Honourable senators, I note that this bill's sponsor is not a minister, a plenipotentiary, or a member of His Excellency, the Governor General David Johnston's, Government of Canada, called the administration. Rob Clarke, this bill's sponsor, is a First Nations member of whom we are all proud. But our constitutional and parliamentary practice and law dictate that bills in Parliament about First Nations business are the exclusive domain of our ministers, of which he is not one. A private member may be a supporter of the government of the day, but a private member is not the minister. The notion of ministerial responsibility is the fundamental and founding principle of our modern parliamentary system. Put in other words, every important measure should be moved in the houses under ministerial responsibility, by a minister who takes responsibility for everything in the bill that is before the house. Matters of this nature, magnitude and importance should not proceed in either house of Parliament as the work product and initiative of a private member, but should proceed at the initiative of a Crown minister.

Honourable senators, this private member's Bill C-428 is a pretender. It pretends to be an answer to the large and deep problems that so afflict our beloved and enduring indigenous peoples, but it is a proceeding that is violating their right to have their affairs in the houses led by a member of Her Majesty's Canadian government, a minister. The first principle of our constitutional system is that as nations, our First Nations, our Aboriginal and indigenous peoples are entitled to have their affairs in the houses dealt with and processed by cabinet ministers. The first defect in Bill C-428 is this fact, that the bill as it has proceeded, is a slight of the First Nations' entitlement to engage nation to nation, that is their nations with our nation, Canada. This bill is a pretender. It reads and sounds more like a promotion and advertising campaign than it does a bill seeking support in the two houses, which should proceed under the principles of responsible government and ministerial responsibility.

Honourable senators, I shall quote the bill's sponsor, Mr. Rob Clarke, in the Commons House on October 18, 2012. Speaking about the Indian Act, he tells of the

. . . outdated, racist, colonial statute . . . the Indian Act. . . . this archaic piece of legislation . . . extending to every aspect of the lives of every first nations person . . . .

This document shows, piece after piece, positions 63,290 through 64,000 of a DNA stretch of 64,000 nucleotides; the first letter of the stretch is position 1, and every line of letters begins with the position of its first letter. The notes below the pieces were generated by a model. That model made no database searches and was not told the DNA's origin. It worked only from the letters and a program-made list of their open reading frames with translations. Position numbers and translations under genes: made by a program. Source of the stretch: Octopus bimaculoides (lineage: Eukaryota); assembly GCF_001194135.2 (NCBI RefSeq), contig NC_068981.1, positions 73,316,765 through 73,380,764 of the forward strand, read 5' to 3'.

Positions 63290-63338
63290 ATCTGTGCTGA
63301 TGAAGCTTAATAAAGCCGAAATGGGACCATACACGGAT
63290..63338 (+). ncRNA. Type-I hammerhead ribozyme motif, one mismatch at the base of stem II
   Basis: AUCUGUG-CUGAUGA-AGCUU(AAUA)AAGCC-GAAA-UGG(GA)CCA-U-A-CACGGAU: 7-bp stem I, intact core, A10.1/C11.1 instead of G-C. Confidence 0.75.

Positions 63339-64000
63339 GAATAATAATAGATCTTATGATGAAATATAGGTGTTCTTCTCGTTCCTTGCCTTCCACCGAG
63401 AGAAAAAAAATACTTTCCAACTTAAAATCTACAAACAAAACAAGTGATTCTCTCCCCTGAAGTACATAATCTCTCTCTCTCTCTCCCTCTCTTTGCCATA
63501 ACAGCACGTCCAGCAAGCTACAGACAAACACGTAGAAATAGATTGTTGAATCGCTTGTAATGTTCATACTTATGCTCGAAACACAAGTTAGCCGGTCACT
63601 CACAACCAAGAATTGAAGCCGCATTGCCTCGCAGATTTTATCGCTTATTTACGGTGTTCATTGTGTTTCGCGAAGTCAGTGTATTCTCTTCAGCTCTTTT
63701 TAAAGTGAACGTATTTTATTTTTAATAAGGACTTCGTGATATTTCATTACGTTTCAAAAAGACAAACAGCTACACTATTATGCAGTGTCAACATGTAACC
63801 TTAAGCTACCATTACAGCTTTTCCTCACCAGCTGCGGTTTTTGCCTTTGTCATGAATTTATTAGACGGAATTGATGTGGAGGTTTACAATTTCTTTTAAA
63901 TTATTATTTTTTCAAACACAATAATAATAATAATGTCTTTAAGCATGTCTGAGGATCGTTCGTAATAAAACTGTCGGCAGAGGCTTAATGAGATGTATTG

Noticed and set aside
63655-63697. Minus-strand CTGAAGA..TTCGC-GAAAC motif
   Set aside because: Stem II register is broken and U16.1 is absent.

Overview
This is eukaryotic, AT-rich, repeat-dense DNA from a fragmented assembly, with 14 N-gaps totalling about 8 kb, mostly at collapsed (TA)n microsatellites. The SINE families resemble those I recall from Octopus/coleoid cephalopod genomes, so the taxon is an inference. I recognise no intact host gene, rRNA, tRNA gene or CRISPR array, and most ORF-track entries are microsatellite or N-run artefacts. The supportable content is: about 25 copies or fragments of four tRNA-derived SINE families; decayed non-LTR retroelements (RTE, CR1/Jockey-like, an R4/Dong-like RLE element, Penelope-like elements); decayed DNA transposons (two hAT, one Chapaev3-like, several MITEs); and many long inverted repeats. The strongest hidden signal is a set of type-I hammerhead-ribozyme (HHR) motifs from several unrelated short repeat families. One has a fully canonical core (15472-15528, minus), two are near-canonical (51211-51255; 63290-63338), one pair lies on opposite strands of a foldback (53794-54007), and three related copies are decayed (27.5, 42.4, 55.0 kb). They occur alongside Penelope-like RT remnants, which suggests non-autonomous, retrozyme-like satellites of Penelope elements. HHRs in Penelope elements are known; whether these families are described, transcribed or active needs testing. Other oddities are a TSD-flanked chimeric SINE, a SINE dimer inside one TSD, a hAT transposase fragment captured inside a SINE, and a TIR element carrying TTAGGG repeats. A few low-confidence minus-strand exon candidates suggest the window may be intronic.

I note that the bill's sponsor hints broadly and loudly that his bill is well-supported by the Harper government and, in places, he speaks for the Government of Canada. His preamble says:

Whereas the Government of Canada is committed to the development of new legislation to replace the Indian Act . . .

And whereas the Government of Canada is committed to continuing its work in exploring creative options for the development of this new legislation in collaboration with the First Nations . . .

Those words should fall only from a government minister's mouth.

Honourable senators, the bill's sponsor does not tell us why he is speaking on behalf of the Government of Canada in this bill. Senators must differentiate between government supporters in the houses and the Government of Canada. It is well established that only a Crown minister, so appointed by Her Majesty's representative, can claim to speak for our government, within or outside of the framework of a bill. It is also unfortunate that the unusual preamble bears no relationship whatsoever to the content of the bill.

Honourable senators, the bill's sponsor believes that the Indian Act can be dismissed and easily dismantled. On October 25, 2013, in his speech at page 430, he described it as:

. . . an archaic and fundamentally bigoted piece of legislation that governs the day-to-day lives of first nations and that it must go.

And said:

. . . I believe that the practical and incremental changes proposed in the bill can lead to further meaningful conversation about how the Indian Act could be dismantled and replaced.

And also:

. . . I believe it is the first step of meaningful change.

These are all his beliefs, products of his mind.

Honourable senators, Bill C-428 even proposes to delete the terms "residential schools" from the Indian Act. In the same October 25 speech, Mr. Clarke stated:

Bill C-428 would also remove references to residential schools from the Indian Act. As a grandson of two residential school survivors, I have seen first-hand the devastating effects that residential schools have had on our people. There is no place in Canadian law in the year 2013 for residential schools. I cannot wait for the references of this shameful period of our nation's history to be erased from the books.

This reminds me of Mr. Stalin. If you erase words from a statute, you also erase the history concerned.